New student residences for Wheaton College are on track to be built on the southeast corner of Harrison and Irving avenues despite disapproval from some neighbors, including a city councilman who lives nearby.
The college is proposing the construction of five new dorms, including two buildings housing 12 students each that will face Irving Avenue and look like single-family homes from the exterior, and three buildings facing Harrison Avenue that will each house eight students.
The Wheaton City Council voted 6-1 Monday to have an ordinance drafted that will grant the college a special-use permit for the residences.
Councilman John Prendiville, who lives about a block away from the proposed dorms, voted no. He said approving the proposal would ignore the city's zoning code, which says a special use permit shall not be issued unless standards are satisfied, including proof that the proposed use will "not substantially diminish property values within the neighborhood."
The college worked to meet that "burden," city officials said, by having an appraisal done to examine the impact of the proposed housing on property values nearby. By researching residences adjoining Wheaton College, Elmhurst College and North Central College, the appraisal group concluded that property values in the neighborhood would not be diminished.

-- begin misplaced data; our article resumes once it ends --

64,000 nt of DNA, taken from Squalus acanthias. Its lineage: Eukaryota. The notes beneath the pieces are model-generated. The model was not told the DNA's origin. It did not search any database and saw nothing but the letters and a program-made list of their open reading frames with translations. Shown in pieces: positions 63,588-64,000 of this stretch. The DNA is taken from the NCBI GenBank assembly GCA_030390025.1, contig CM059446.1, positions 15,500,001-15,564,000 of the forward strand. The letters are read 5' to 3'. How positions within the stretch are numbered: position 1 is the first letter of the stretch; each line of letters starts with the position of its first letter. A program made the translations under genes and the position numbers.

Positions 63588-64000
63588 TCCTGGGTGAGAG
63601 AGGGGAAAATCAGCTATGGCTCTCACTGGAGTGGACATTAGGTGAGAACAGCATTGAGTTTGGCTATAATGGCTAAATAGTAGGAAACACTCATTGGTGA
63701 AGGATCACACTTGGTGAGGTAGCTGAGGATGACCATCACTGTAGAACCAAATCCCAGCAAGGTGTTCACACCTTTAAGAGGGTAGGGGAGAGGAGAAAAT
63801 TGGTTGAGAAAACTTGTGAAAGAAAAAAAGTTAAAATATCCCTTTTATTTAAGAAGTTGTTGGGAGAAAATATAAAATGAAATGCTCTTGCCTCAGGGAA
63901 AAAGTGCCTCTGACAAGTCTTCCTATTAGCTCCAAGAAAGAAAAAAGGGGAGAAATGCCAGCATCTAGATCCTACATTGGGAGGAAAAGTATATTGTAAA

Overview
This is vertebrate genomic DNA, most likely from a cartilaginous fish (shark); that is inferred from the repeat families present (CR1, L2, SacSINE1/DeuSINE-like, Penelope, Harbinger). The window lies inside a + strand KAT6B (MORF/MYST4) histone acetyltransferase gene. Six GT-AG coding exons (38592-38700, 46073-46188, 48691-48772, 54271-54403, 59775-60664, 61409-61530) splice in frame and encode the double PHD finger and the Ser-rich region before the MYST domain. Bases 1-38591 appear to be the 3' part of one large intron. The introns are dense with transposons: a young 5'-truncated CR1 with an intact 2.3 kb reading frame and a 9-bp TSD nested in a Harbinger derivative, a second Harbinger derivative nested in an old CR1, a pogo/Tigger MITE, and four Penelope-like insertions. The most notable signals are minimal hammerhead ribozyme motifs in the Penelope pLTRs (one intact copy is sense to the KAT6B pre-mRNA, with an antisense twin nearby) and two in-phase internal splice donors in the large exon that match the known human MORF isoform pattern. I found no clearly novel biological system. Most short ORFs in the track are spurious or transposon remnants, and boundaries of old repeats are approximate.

"In fact, we are planning to invest $2.5 million in this project that should enhance this neighborhood and add value," said Wheaton College architect Bruce Koenigsberg, adding that the college has met with neighbors at least four times during the zoning process.
But some of the six residents who spoke at the meeting said they felt having 48 students moving in so close to their homes would negatively impact property values and traffic.
Harrison Avenue resident Katharine Hodges said she was dissatisfied with both the manner in which the proposed development has been handled so far and the study's conclusions.
"We know it's their land (and) we know they will develop it, but the way that it stands, it is distinctly going to jeopardize our property values and our neighborhood," she said.
Jefferson Avenue resident Jan Jones said she enjoys living near the college, but she hopes neighbors will keep a "watchful eye" on the college's long-range plans because it appears the new housing may be the first step in more development along Irving Avenue.
"The number of students that have moved into Wheaton College-owned houses ... not private citizen-owned houses that house college students, has increased dramatically in the last couple of years," she said. "That is a concern for us."
The college has proposed building a new performing arts center and additional student housing just south of the five proposed dorms.